March 9, 2005
By Linda Gorman
If Senate Bill 22 passes, who will protect the patients?
Will it be the unpaid, politically-appointed 14 member pharmacy and therapeutics committee, which was created to recommend “allowable” drugs for Colorado Medicaid patients? This committee is supposed to pick treatments based on effectiveness results. Results from randomized clinical trials, national guidelines, clinical results, costs and from the kickbacks that can be wrung from drug manufacturers. Setting aside the fact that randomized clinical trials take forever, are few in number and, for arcane statistical reasons, tend to find against new drugs, such complex selection criteria mean, that in practice this committee will pretty much do as it likes.
Politically appointed committees put government interests first.
The Colorado legislature is desperate to lower Medicaid costs and has no stomach for addressing the programs fundamental flaws. Supporters of SB-22 see a Band-Aid, a way to lower costs a little with few political repercussions. Better to reduce drug choice for the sick, it seems, than to even discuss whether the state should even be paying for drugs for erectile dysfunction and smoking cessation.
Will physicians protect the patients? Private physicians already lose money on Medicaid patients. Getting prior approval takes time. Last year the state tried and then abandoned a Medicaid prior approval program. Physicians treating Medicaid patients will likely take the path of least resistance, shrug, and limit their prescribing to the drugs chosen by the state.
There is no doubt that denying drugs will reduce Medicaid pharmacy costs. Legislators can even pretend that it will lower overall costs. The state accounting system does not measure whether decisions to restrict drugs will increase payments for labs, physicians, and hospitals.
Wyoming has a committee-run Medicaid PDL. As expected, its list contains more of the older, less expensive, medications with bigger side effects. In a recent study of Puerto Rico Medicaid claims, economist Frank Lichtenberg found that a drugs age was positively correlated with mortality. Puerto Rico Medicaid uses far fewer drugs developed after 1980 than U.S. Medicaid. Lichtenberg estimates that Puerto Ricos Medicaid mortality would have been 5.3 percent lower had its patients had access to more modern drugs.
Some states legislating prescription drug lists, have made an effort to monitor their effect on patient welfare by requiring independent evaluations of their PDL programs. Supporters of SB-22 did not see fit to require even so elementary a safeguard.
Safeguards matter, because the evidence suggests that financially motivated drug denials can harm patients and can increase overall costs. In Canada, provincial committees have controlled drug access for decades. Sally Pipes, author of Miracle Cure, How to Solve Americas Health Care Crisis and Why Canada Isnt the Problem, observes that this drug denial shifts the costs to the patients. In 1998 and 1999, Canadas federal government approved 99 drugs for sale in Canada. The province of Ontario, which took about 500 days to approve a new drug, decided to pay for only 25 of them. Many Canadians drive to the U.S. for medical care so that they have access to decent drugs. An August 2000 study found that the best way to reduce waiting times for surgery [in Canada] would be for the government to spend more money on drugs.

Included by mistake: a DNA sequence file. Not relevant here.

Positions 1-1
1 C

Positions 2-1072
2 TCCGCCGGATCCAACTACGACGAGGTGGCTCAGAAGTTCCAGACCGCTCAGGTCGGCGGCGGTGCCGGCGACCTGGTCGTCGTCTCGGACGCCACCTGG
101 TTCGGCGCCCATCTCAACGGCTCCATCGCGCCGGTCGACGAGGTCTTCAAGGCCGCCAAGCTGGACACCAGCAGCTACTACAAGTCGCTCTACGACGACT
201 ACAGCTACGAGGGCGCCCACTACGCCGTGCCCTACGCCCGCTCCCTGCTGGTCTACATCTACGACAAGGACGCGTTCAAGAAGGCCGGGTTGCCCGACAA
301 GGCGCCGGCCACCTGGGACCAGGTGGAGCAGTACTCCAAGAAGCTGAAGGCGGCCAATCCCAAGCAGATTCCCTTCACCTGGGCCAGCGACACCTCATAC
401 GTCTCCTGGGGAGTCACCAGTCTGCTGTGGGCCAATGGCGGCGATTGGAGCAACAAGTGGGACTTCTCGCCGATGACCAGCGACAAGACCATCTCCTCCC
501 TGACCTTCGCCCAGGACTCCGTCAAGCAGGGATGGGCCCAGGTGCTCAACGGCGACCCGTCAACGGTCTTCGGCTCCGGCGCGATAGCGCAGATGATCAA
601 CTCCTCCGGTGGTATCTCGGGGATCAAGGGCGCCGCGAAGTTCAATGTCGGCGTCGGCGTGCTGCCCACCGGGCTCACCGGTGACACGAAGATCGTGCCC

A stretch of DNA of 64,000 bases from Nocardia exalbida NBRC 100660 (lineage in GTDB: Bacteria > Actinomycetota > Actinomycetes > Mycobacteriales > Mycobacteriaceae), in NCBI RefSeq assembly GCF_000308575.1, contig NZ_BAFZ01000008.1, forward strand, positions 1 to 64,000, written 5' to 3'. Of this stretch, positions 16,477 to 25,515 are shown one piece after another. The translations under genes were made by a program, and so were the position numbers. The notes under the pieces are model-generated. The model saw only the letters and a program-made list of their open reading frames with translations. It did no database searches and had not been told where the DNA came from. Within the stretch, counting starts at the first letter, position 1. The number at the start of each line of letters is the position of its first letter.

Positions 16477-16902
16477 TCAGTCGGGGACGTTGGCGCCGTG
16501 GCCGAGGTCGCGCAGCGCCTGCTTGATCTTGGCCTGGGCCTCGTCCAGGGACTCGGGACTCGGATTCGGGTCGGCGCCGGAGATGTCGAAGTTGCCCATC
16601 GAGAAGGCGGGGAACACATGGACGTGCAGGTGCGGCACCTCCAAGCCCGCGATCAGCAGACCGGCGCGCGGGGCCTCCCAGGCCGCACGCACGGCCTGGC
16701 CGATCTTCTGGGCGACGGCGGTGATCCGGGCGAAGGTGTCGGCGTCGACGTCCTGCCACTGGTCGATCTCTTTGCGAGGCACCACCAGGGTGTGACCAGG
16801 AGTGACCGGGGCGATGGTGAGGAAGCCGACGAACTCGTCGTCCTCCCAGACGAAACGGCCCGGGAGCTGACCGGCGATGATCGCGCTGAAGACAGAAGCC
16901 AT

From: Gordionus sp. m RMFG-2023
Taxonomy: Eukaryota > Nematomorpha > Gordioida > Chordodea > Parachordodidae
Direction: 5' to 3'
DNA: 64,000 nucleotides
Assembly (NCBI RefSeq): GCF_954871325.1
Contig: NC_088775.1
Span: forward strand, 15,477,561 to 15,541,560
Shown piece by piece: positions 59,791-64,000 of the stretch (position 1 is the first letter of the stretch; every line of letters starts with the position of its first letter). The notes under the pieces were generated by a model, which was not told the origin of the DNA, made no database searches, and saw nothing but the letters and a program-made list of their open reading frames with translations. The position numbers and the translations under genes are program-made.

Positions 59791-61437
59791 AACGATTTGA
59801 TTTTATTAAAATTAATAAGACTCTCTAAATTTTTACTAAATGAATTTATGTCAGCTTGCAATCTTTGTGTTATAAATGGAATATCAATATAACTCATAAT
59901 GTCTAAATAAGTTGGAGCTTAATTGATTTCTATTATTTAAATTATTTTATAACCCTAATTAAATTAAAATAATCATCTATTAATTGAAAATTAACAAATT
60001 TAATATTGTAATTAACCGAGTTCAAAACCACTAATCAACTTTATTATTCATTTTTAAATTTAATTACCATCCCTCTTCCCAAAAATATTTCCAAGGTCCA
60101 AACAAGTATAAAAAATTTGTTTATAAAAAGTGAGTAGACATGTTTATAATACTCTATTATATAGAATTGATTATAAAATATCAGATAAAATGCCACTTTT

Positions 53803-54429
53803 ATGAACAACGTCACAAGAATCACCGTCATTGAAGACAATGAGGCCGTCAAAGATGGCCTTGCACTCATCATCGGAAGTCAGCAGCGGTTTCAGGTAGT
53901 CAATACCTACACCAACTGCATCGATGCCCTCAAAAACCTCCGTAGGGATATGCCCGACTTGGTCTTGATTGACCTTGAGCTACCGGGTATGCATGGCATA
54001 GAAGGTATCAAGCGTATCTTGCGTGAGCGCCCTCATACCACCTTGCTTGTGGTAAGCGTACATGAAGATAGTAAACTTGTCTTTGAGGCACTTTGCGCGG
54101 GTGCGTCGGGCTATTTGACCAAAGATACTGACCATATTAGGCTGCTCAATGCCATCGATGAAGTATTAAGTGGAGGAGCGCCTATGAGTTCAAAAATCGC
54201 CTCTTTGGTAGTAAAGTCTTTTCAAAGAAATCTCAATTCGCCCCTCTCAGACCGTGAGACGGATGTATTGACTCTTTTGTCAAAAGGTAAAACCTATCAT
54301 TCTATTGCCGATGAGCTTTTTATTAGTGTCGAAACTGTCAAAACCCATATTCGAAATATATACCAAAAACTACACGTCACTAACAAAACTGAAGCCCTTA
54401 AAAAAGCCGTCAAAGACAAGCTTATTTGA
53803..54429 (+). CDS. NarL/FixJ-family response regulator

Like Canadas provincial governments, SB-22 supporters want lower drug budgets. They know that patient groups with political clout will fight measures arbitrarily limiting drug choice. Even though drugs to treat AIDS/HIV and severe mental illness are fast growing expenditure categories currently accounting for almost 16 percent of Colorados Medicaid pharmacy spending, SB-22 sponsors cynically exempted these drugs from its controls.
People afflicted with HIV/AIDS or severe mental illness are protected by well organized lobbying groups willing to wage political war for drug access. As in Canada, the costs of limited drug choice will be shifted to patients, specifically those lacking political power and suffering from less celebrated conditions like heart disease, epilepsy, asthma, and multiple sclerosis.
How much will a prescription drug list save? Colorado Medicaid already requires generic substitution for all drugs other than those for severe mental illness, cancer, and epilepsy. It requires prior approval for some brand name drugs used to treat HIV, and for drugs likely to be misused. According to the Colorado Department of Health Care Policy and Financing, it is not possible to predict whether a preferred drug list would generate savings after the implementation of Medicare Part D on January 1, 2006.
The Colorado Legislative Staff claims savings of $347,083 a year for SB-22, assuming that Colorado will be like Michigan. This is a fragile estimate. In Michigan, even the severely mentally ill are limited in their choice of drugs. If drug denials produce even slight upticks in labs, physician visits, or hospital admissions, SB-22 could end up doing more harm than good.